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Parvo (Parvovirus) in Dogs

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How Can Parvovirus Be Prevented? continued...

Generally, the first vaccine is given at 6-8 weeks of age and a booster is given at four-week intervals until the puppy is 16-20 weeks of age, and then again at one year of age. A puppy’s vaccination program is not complete before four months of age. Older dogs who have not received full puppy vaccination series may be susceptible to parvovirus and should also receive at least one immunization. Consult with your veterinarian about how often your dog will need to be revaccinated.

Because parvovirus can live in an environment for months, you will want to take extra care if there has been an infected dog in your house or yard. Some things are easier to clean and disinfect than others-and even with excellent cleaning, parvovirus can be difficult to eradicate. Parvo is resistant to many typical disinfectants. A solution of one part bleach to 32 parts water can be used where organic material is not present. The infected dog’s toys, food dish and water bowl should be properly cleaned and then disinfected with this solution for 10 minutes. If not disinfected, these articles should be discarded. You can also use the solution on the soles of your shoes if you think you've walked through an infected area. Areas that are harder to clean (grassy areas, carpeting and wood, for example) may need to be sprayed with disinfectant, or even resurfaced.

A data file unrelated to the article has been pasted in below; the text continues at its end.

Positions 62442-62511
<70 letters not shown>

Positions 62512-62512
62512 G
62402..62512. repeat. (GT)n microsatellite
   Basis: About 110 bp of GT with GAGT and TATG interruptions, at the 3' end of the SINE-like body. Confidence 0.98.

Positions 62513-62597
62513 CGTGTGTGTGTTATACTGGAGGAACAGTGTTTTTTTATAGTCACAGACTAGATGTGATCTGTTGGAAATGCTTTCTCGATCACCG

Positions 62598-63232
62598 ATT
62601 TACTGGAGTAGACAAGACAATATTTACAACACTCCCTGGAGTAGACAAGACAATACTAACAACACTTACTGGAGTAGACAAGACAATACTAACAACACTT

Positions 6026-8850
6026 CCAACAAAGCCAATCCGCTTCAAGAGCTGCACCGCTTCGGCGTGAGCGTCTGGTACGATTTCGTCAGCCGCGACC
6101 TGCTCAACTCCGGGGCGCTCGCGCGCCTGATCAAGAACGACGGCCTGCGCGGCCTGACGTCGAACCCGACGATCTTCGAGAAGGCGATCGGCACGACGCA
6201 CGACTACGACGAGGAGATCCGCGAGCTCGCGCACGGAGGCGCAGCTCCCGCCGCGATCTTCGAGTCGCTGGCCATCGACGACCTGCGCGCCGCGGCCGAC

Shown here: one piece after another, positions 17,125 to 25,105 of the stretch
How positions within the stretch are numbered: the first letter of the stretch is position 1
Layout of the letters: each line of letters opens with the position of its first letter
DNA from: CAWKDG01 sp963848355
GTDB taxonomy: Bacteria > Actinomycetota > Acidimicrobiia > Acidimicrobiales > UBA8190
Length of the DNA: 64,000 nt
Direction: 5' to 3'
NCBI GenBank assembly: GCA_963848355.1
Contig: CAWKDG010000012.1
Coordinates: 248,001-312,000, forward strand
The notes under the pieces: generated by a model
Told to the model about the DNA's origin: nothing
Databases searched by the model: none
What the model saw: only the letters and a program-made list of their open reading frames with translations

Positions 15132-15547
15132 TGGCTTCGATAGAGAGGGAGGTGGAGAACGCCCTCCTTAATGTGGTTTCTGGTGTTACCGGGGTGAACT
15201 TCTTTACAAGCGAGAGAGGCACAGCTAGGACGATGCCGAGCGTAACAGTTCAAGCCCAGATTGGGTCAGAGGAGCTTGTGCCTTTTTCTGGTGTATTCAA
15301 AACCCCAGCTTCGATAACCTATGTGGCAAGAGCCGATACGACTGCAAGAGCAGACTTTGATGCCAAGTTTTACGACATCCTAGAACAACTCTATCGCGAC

How Can Parvovirus Be Treated?

Although there are no drugs available that can kill the virus yet, treatment is generally straightforward and consists of aggressive supportive care to control the symptoms and boost your dog’s immune system to help him win the battle against this dangerous disease. Dogs infected with parvovirus need intensive treatment in a veterinary hospital, where they receive antibiotics, drugs to control the vomiting, intravenous fluids and other supportive therapies. Should your dog undergo this treatment, be prepared for considerable expense-the average hospital stay is about 5-7 days.

Please note that treatment is not always successful-so it’s especially important to make sure your dog is vaccinated.

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